The key to the iMac's success is for it to be a big enough "thing" on the edge of people's minds for them to want to see it lampooned. Especially in this kind of way. Outright mockery and derision (like the "iCar" ad) isn't great. But stuff like this Onion thing is perfect.
Monday, January 21, 2002
00:33 - College Urban Legends Make for Good Movie Scripts
http://urbanlegends.about.com/cs/college/

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An old chestnut of a college urban legend, or at least the variant told at the site linked above (under the title "Flunk Me if You Can"):

A student is having a very hard time writing a final exam. So hard, in fact, that he continues to write a full five minutes after the professor has called "Pencils down." The professor, tired of waiting, picks up the pile of exams and begins to walk out of the room. Seeing this, the student finishes up and rushes, paper in hand, to the professor, only to find that his exam will not be accepted.

After the professor explains to the distraught student that he has violated academic code by writing past the finishing time, the student asks him: "Do you have any idea who I am?"

The professor answers, "No. But I'll have a pretty good idea what your name is when I record your failing grade."

With that, the student knocks the finished exams out of the professors hands, mixes his in with the pile, and runs out of the room.

Rumour has it, he got a B+.

Okay, all well and good. Funny, though it's thoroughly made the rounds by now, and in a variety of different forms (in the version I heard at first, the student simply lifted up half the pile of exams and slipped his into the middle, staring with a smug smirk at the dumbfounded professor's face).

But there's a new movie coming out called Slackers, which appears to consist mostly of college urban legends like this one. I'm pretty sure I also see "The Flat Tire" in amongst the clips in the trailer, and I have no doubt that a good many more will be in evidence.

This bugs me. I'm not sure why. Maybe it's that from now on, people won't be able to tell these stories anymore without the hearer thinking that they originated with the movie's screenwriters. Maybe it's that I'm irked by the idea of a movie being "written" as a loose compilation of pre-existing reference material, only requiring someone with the couple of evenings necessary to stitch them together into a script coherent enough to sell. Either way, it feels like someone is getting cheated, but I can't figure out who.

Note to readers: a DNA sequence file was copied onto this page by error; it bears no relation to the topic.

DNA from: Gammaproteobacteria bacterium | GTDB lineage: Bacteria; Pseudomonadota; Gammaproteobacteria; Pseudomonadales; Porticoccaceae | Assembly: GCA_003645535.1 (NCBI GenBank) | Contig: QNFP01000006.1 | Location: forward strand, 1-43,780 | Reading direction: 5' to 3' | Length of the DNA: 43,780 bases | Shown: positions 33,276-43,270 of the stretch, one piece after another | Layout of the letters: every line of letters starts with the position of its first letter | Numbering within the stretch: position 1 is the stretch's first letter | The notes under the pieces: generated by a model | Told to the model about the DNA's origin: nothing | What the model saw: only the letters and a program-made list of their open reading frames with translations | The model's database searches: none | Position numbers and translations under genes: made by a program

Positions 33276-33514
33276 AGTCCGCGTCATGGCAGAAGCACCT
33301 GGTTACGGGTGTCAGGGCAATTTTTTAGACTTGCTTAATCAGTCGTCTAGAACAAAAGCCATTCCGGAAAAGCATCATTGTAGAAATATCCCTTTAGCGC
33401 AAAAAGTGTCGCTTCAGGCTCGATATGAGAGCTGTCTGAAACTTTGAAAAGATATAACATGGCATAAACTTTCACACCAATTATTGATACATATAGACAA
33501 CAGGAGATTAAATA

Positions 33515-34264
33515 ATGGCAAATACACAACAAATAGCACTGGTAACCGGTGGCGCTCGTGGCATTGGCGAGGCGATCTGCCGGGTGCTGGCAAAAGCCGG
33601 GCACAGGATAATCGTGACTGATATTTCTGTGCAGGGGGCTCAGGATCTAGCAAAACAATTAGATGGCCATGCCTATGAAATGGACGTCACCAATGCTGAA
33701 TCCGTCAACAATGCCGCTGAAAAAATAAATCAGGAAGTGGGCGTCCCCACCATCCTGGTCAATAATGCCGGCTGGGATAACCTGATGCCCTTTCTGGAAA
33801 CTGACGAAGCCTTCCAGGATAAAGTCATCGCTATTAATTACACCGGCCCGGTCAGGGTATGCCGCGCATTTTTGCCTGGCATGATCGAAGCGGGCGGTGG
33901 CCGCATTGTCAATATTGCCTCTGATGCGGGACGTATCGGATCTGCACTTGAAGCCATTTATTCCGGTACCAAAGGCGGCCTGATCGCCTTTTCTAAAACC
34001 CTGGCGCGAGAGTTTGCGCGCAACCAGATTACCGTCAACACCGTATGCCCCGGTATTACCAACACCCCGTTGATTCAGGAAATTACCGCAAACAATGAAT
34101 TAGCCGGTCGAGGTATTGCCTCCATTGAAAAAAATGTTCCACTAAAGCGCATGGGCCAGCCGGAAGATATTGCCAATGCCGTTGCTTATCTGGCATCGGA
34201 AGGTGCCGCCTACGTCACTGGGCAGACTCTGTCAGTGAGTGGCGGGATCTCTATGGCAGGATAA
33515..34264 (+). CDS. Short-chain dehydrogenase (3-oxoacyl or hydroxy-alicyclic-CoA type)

I think it's probably that I still think of myself as a college guy. This is my world they're capitalizing on... and besides, they're stories that made sense in the 1990s, not the 2000s where Slackers is being set. Well... actually, no-- the stories make the most sense if set in the 60s, or maybe the 20s... okay, well, they don't really ring plausible at all. But still.

It's one thing to have the feel of Caltech captured and lampooned in Real Genius. That's something I treasure. But these stupid little stories, the urban legends... like the movie of that very title from several years ago, this just feels like the very worst of the functionality of the Hollywood Machine.

Dang it, isn't Real Genius out on DVD yet?

23:58 - Well, so much for HP and IBM being "good guys"...
http://www.silicon.com/bin/bladerunner?REQUNIQ=1011684729&REQSESS=2529431&13000REQEV

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Hewlett-Packard and IBM have recently decided, in their infinite wisdom, not to include Windows XP recovery CDs with their newly-shipped home PCs. To save on the extravagant cost of a CD, they've elected instead to load the contents of the CD onto a hidden partition on the machine's hard drive.

You know, for easy access when the user needs it, like after the hard drive crashes and its contents get wiped.

Whose brainstorm was this, I'd like to know? PC customers are already up in arms, and the set of silicon.com articles that the above link goes to chronicle their patient and largely futile efforts to explain to HP and IBM the concept of why you ship recovery data on CDs-- namely, that it allows you to reinstall the operating system that you already paid for from a piece of incorruptible, archival media. You don't store the archival information on the media that the original is on, you complete mindless idiots! Who runs your IT departments? How do you back up your corporate files-- by copying them to another folder on the same disk? Good God.